Starting 5: Who's in? Who's out?

Mike Woodson said Wednesday that he's not sure who's going to start for the Knicks, which is no surprise.

It's mid-August. The Knicks open the season on Oct. 30. So there's no need for Woodson to commit to a starting lineup right now.

But Woodson did offer a glimpse into his thinking while speaking with reporters Wednesday at a Garden of Dreams event.

The coach said Tyson Chandler, Carmelo Anthony and Raymond Felton will be in his starting five. But he was noncommittal when asked about Iman Shumpert starting at shooting guard, which is revealing.

If Shumpert doesn't start at shooting guard, it's likely Woodson would go with a two-point guard lineup, because other than Shumpert, the Knicks don't have many options at the 2. J.R. Smith is injured and may miss the beginning of the season. The Knicks have Tim Hardaway Jr., but it's highly unlikely the Knicks would ask the rookie to start.

So, based on what Woodson said Wednesday, it seems likely he will go with a starting backcourt of Pablo Prigioni and Felton. If that's the case, Shumpert will likely play small forward, leaving Anthony at power forward and Chandler at center.

The Knicks, of course, had great success with a two-point guard alignment last year. They won 13 straight games late in the regular season with Prigioni at point guard and Felton at shooting guard. They also won a playoff series against Boston with that lineup.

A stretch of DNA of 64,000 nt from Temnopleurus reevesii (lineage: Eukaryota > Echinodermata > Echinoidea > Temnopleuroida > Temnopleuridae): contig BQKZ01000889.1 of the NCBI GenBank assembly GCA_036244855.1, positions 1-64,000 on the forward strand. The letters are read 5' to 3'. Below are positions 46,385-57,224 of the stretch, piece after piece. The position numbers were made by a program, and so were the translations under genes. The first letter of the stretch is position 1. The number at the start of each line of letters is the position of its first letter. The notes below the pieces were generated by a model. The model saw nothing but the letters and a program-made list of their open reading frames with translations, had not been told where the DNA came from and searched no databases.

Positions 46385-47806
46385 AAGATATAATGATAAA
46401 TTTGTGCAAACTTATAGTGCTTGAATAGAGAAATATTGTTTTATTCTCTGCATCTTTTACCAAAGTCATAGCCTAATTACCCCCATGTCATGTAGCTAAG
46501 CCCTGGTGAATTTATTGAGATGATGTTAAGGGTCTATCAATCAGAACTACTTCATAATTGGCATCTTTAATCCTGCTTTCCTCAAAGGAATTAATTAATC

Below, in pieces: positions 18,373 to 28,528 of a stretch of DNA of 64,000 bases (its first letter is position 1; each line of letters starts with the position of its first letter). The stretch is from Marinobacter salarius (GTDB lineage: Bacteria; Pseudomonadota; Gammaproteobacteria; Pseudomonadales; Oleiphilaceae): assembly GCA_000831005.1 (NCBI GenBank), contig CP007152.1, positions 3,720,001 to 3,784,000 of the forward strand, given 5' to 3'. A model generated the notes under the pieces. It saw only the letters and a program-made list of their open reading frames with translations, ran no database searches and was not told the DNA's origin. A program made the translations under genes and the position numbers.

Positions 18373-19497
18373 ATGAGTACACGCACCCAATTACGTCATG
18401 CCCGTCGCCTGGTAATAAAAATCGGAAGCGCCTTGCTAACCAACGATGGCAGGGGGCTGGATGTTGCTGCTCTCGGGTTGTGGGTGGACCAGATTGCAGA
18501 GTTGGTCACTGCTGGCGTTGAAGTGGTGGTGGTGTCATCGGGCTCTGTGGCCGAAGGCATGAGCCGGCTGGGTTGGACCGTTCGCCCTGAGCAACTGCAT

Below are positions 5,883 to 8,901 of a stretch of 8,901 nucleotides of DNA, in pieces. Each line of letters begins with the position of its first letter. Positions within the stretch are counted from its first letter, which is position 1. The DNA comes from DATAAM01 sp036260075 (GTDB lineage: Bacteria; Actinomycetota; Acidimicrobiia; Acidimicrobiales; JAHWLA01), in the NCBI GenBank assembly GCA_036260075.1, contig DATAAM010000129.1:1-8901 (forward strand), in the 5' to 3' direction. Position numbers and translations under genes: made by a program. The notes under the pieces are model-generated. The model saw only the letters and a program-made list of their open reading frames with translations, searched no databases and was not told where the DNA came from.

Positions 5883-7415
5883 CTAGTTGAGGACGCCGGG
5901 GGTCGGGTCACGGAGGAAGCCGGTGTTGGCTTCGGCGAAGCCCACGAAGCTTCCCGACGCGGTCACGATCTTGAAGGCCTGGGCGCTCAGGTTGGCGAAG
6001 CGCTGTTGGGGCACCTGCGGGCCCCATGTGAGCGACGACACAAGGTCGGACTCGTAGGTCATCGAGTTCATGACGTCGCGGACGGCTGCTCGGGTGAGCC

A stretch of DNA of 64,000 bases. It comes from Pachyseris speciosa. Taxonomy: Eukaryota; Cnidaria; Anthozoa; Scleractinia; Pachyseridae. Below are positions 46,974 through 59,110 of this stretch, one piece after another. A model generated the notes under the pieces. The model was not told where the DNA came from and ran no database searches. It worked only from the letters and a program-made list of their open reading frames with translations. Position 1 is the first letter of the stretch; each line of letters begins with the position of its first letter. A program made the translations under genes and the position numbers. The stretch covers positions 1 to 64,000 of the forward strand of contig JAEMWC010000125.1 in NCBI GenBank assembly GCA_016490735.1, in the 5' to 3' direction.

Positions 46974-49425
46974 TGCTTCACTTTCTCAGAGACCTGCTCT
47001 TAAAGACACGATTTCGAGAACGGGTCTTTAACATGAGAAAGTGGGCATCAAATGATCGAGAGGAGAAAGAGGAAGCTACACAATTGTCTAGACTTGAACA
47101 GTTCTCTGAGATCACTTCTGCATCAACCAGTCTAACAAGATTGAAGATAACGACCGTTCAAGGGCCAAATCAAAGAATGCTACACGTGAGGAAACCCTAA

There could be an interesting byproduct of the two-point guard lineup with this season's team. Assuming the Knicks remain healthy, there will be a lot of talent on the bench.

If Woodson goes with Prigioni and Felton in the starting backcourt, it leaves Andrea Bargnani, Metta World Peace, Kenyon Martin and Amar'e Stoudemire on the bench. All of those players expect to get regular minutes this season, but it could be tricky for Woodson to find enough minutes to meet those expectations. It's likely at least one guy will play fewer minutes than he expected. The other reserves (Smith, when he's healthy, Hardaway Jr. and Beno Udrih) should fit in seamlessly.

Of course, Woodson -- and any other coach -- will tell you that having too many quality players on your roster is a good problem. And, as long as players don't snipe about minutes, it is a good problem. The depth could prove valuable if any key Knicks suffer injuries during the season.

Still, if Woodson goes with a two-point guard alignment, it's worthwhile to wonder how he'll juggle a bench that's loaded with talent.

Question: If you're Mike Woodson, what bench rotations would you go with if you have two point guards in the starting five?

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